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Post 4th of July Blues

by Clinton Cotten, DVM

Now that the 4th of July fireworks have ended, let’s get down to managing another form of canine nervousness: separation anxiety. The following is a quick guide to dealing with this issue.

A full physical examination should be performed by a veterinarian, along with laboratory diagnostic testing.

It is a great idea to videotape the dog when alone to help confirm the diagnosis and to monitor progress.

Start behavior modification immediately. The owner should ignore the pet’s attempts to solicit attention, since anxious dogs often use person contact to manage anxiety, and this strategy is not available to the pet when it is away from the owner. All contact should be on the owner’s initiative.

No interactions should occur between the owner and pet for 30 minutes before departure to help the pet adapt to the owner not being present.

Habituate the pet to departure cues. This involves performing any departure activities that the pet seems to show increased anxiety over at times when the owner has no intention of leaving. This shows the pet that these activities do not serve as a reliable predictor of departures.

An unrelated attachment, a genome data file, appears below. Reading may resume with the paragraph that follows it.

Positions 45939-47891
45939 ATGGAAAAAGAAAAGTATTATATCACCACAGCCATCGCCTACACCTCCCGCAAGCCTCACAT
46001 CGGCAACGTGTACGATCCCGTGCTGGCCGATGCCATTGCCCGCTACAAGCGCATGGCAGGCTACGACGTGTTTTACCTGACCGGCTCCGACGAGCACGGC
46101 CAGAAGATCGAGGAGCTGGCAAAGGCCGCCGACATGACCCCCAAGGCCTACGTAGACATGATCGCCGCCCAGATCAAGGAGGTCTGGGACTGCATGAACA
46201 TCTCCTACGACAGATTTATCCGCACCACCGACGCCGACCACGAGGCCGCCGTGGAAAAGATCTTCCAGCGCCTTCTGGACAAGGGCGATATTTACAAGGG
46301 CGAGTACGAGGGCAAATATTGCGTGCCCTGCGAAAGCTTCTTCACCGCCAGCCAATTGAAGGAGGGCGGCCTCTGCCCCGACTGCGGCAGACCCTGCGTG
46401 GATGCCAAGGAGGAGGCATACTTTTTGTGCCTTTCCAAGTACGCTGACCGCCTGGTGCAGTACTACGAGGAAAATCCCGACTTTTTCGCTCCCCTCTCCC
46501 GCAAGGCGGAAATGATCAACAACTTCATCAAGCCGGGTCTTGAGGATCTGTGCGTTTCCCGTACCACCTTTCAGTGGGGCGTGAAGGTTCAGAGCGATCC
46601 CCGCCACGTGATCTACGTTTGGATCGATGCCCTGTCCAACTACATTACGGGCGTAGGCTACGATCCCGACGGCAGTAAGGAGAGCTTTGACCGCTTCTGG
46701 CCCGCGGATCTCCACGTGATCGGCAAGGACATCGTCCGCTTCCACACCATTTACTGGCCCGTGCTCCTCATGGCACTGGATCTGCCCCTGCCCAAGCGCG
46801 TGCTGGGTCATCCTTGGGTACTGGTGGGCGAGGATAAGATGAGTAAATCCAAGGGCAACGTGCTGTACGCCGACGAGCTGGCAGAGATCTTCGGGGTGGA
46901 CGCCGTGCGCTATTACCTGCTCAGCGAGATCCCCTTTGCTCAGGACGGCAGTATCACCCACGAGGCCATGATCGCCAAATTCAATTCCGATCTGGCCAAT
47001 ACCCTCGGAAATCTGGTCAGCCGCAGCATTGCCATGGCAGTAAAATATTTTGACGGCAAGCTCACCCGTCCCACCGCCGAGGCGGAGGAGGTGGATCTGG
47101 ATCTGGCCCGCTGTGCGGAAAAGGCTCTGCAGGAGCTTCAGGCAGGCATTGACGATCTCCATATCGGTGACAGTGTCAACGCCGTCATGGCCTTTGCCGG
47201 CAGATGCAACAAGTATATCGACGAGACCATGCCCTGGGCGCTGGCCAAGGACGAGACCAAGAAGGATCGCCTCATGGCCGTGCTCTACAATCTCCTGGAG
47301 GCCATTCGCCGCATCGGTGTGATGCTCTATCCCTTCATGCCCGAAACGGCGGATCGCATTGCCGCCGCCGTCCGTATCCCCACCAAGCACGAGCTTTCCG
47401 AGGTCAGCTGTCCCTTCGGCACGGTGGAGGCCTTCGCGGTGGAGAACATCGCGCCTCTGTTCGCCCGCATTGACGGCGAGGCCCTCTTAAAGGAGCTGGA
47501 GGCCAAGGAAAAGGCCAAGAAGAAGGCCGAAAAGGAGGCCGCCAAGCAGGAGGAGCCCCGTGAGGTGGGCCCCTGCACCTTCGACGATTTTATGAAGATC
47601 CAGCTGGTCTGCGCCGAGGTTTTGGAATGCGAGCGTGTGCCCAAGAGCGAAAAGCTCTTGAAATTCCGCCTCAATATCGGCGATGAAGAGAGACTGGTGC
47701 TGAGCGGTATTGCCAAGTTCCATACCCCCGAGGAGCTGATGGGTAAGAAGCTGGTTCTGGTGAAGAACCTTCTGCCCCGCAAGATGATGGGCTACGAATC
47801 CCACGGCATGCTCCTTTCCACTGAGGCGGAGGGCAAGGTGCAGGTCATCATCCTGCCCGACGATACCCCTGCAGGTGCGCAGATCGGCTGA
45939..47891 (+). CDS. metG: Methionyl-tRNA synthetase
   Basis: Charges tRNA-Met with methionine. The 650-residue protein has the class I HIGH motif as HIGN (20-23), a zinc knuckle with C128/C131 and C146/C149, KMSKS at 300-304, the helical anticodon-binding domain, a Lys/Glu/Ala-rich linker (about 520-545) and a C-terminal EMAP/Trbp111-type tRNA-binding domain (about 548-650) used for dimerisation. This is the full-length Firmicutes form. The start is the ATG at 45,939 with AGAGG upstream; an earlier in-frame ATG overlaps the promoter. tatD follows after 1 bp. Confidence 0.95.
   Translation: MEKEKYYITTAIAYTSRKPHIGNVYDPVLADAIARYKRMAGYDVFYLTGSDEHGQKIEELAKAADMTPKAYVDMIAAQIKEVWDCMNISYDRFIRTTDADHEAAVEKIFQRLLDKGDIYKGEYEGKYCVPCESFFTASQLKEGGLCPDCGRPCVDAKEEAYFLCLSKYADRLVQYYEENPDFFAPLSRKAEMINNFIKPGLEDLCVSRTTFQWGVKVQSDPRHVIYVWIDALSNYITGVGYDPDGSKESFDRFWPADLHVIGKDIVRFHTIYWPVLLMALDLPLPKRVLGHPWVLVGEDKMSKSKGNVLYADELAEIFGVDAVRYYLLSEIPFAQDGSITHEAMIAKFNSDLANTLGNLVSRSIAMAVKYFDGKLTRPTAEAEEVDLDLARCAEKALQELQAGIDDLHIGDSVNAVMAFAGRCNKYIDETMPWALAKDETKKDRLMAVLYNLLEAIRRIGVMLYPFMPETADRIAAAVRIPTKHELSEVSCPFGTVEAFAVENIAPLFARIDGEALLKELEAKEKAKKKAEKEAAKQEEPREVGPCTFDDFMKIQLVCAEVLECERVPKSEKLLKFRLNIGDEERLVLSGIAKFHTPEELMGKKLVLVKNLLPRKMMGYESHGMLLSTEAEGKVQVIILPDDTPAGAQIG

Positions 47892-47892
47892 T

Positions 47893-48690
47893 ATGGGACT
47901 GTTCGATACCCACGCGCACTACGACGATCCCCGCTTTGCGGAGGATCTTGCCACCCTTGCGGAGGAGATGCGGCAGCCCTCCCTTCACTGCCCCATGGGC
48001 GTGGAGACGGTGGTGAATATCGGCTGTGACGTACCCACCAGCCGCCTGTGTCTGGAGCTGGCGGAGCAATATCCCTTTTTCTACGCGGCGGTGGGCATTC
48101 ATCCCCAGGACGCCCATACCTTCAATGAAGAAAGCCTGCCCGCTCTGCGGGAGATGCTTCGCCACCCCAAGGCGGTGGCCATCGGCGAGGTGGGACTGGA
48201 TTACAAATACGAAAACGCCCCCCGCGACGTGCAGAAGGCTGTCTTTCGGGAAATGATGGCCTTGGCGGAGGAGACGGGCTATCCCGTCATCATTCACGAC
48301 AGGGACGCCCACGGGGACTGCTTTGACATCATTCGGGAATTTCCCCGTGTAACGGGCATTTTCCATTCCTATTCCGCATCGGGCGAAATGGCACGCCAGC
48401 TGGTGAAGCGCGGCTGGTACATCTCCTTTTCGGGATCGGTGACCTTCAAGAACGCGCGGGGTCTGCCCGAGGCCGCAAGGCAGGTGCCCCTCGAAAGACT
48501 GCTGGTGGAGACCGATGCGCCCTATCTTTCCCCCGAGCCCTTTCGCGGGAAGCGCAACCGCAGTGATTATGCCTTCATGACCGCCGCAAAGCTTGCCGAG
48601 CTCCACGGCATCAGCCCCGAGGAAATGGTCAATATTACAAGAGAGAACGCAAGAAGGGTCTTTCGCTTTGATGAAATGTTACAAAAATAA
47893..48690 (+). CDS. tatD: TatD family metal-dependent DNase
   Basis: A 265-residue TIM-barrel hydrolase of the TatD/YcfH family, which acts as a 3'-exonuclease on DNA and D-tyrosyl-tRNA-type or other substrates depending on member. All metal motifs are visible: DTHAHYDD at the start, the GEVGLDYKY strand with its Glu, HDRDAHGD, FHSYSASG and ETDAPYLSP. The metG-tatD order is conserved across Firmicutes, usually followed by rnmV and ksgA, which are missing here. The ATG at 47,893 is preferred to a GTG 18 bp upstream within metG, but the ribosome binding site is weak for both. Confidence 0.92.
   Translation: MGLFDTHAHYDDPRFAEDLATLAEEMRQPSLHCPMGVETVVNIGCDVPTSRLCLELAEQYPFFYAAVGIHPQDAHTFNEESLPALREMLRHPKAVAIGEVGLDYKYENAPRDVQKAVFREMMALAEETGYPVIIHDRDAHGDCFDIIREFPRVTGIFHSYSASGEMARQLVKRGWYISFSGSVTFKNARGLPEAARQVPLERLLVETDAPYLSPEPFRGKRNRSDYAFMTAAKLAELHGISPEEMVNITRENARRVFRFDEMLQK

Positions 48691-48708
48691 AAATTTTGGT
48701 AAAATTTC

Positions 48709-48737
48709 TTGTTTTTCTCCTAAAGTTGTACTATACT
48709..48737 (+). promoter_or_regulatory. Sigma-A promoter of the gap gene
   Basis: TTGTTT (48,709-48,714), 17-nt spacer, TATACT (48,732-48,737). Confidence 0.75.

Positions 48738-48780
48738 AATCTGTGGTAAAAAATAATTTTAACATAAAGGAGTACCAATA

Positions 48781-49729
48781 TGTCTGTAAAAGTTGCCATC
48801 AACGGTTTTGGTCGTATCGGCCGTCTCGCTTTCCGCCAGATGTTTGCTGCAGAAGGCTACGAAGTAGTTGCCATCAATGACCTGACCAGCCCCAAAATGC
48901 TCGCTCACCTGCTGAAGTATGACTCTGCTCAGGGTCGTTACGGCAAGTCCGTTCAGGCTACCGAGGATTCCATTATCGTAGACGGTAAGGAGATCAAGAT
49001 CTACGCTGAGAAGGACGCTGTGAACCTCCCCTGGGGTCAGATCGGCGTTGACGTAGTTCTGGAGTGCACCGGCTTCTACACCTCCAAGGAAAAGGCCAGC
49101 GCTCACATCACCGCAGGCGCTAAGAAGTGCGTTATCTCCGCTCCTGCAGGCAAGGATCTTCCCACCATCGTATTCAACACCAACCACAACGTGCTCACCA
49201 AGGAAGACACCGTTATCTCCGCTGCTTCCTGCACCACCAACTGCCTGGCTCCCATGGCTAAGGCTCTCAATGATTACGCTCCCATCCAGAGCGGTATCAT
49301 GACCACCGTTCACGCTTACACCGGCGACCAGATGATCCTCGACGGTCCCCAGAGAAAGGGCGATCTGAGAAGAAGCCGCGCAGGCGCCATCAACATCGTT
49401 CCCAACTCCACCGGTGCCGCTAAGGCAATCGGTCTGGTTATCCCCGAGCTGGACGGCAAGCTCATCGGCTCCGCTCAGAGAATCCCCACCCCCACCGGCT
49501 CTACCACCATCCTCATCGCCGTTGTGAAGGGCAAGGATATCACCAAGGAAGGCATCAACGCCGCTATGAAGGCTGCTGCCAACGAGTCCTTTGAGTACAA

To reinforce relaxed behavior, the owner should ignore the dog when arriving at home until the pet is relaxed.

Implement independence training, which involves teaching the dog to remain in a resting area while the owner gradually leaves the room, and reinforces relaxed behavior. This often involves using a mat or bed for the dog to remain on during these exercises.

Implement graduated departures from the home. The owner gradually increases the time of departure from the home, while reinforcing relaxed behavior as he or she returns. The owner may begin by just moving to the door, then gradually opening the door, then leaving for a few seconds and gradually increasing this time.
Anti-anxiety medications may be prescribed in addition to the desensitization techniques.


Many anxiety issues can be addressed by your veterinarian, although some cases are referred to a veterinary behaviorist for further help.